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Print version ISSN 0066-782X
Arq. Bras. Cardiol. vol.99 no.2 São Paulo Aug. 2012
Rafael Alves Franco; Natali Schiavo Giannetti; Carlos Vicente Serrano Jr; José Carlos Nicolau
Instituto do Coração (InCor) da Faculdade de Medicina da Universidade de São Paulo, São Paulo, SP - Brazil
Keywords: Hypothermia/therapy; myocardial infarction; cardiac arrest
The use of therapeutic hypothermia (mild to moderate) after cardiorespiratory arrest (CRA) has proved to be beneficial to prevent neurological damage.
The use of therapeutic hypothermia should be considered in situations of CRA in the presence of heart rhythms with indication for electrical cardioversion (pulseless ventricular tachycardia - VT, or ventricular fibrillation - VF), in which the patient remains incoma after recovering spontaneous circulation. That indication can be found in current guidelines1. However, VT/VF has been proved to be an arrhythmia that affects 10% of hospitalized patients diagnosed with ST segment elevation acute myocardial infarction (STEMI)2, gaining importance in the context of candidates for hypothermia. The case reported is an example of the reality of a quaternary cardiac hospital.
The patient JG is a 76-year-old, married, retired, hypertensive (inadequate control) male smoker. He arrived at the emergency unit complaining of strong chest pain and nauseas for six hours. On ECG, elevation of the ST segment was evidenced on the inferior wall. The patient received isosorbide mononitrate, acetylsalicylic acid, and heparin (without reperfusion therapy), but the pain persisted until the following day.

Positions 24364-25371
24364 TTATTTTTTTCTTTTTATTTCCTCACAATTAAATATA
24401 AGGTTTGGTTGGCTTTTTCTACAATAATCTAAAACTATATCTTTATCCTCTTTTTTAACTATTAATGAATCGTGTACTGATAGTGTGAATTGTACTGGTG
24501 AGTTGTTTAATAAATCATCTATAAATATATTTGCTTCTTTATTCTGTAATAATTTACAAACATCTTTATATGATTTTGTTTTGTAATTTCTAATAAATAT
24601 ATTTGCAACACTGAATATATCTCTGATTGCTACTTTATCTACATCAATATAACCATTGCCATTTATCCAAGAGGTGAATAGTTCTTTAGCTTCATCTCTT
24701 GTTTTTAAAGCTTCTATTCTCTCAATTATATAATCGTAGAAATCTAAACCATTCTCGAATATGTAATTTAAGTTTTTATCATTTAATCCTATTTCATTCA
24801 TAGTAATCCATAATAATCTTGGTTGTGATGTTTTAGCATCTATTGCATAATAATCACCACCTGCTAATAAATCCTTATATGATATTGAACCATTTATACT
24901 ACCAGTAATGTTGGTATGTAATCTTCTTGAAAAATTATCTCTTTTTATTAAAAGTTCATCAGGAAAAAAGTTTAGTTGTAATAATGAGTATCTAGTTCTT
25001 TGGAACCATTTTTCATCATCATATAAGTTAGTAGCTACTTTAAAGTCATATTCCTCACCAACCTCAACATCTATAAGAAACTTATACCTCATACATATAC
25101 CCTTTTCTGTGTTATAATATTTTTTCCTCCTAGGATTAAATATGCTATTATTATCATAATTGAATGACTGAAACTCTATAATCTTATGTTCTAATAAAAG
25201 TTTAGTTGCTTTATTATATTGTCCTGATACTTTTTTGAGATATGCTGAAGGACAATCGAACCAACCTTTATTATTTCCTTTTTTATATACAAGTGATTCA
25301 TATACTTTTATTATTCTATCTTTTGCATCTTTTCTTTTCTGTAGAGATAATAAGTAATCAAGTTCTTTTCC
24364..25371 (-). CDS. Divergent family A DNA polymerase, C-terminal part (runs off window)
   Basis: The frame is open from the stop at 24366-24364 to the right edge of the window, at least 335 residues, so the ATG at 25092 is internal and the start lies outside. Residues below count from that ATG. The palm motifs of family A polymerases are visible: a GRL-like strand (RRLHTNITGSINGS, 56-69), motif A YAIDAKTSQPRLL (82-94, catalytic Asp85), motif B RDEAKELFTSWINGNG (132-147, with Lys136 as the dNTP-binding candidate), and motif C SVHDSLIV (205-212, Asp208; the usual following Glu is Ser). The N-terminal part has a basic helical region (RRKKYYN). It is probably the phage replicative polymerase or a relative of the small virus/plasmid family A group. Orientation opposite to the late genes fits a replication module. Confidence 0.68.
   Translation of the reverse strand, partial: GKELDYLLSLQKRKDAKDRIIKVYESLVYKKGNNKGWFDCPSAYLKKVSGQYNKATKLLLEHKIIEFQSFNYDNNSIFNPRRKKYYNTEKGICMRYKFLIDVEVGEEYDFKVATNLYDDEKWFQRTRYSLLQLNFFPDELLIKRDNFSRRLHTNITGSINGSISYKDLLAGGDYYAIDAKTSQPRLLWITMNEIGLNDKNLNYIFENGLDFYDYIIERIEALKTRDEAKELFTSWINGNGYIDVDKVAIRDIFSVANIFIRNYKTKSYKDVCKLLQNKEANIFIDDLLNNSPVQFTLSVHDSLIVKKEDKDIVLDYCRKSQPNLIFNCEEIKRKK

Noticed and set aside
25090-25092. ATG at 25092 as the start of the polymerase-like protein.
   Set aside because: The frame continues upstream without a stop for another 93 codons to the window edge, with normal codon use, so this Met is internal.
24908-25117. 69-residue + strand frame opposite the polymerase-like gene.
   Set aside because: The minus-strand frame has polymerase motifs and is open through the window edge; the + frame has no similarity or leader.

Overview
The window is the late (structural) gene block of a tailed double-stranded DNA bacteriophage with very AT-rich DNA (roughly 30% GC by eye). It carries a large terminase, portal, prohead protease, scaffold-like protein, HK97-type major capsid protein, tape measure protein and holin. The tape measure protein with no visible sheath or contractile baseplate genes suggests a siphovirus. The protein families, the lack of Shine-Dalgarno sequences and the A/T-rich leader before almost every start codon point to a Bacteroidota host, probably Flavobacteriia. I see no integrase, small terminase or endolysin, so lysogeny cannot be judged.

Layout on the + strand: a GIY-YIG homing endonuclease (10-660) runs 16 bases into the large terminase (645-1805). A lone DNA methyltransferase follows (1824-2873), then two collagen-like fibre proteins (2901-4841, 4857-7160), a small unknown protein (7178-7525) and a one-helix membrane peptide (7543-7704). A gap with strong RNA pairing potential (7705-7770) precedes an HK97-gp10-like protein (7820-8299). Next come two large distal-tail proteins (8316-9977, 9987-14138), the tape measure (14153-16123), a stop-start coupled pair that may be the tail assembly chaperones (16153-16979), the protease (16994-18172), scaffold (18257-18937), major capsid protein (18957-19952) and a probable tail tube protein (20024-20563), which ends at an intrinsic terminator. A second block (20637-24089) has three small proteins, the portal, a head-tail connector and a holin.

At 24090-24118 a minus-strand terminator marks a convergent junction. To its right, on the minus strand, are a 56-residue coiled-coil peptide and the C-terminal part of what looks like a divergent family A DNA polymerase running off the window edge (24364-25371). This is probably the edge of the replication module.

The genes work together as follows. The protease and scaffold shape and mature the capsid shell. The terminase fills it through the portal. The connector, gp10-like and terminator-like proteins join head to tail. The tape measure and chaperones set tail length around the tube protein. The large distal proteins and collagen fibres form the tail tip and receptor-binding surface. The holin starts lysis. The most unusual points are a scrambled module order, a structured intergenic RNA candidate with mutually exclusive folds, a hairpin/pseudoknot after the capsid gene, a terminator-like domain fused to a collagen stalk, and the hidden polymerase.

The patient was transferred to the InCor/HCFMUSP on the fourth day of the STEMI. His ECG showed complete atrioventricular block (CAVB), with narrow QRS and escape heart rate of 35 bpm. The patient was sent to the catheterization laboratory, where a temporary transvenous pacemaker was placed. Then, coronary angiography followed and evidenced diffuse and severe obstructive coronary artery disease as follows: right coronary artery occlusion in its proximal third; anterior descending artery with multiple stenoses, the largest being 75% in its middle third; circumflex artery with 75% stenosis in its middle third, and an ulcerated plaque; and left marginal artery with 50% ostial stenosis. Left ventriculography showed apical dyskinesia, inferior hypokinesia (3+/4+), and ejection fraction of 30%. Emergency surgical treatment was indicated.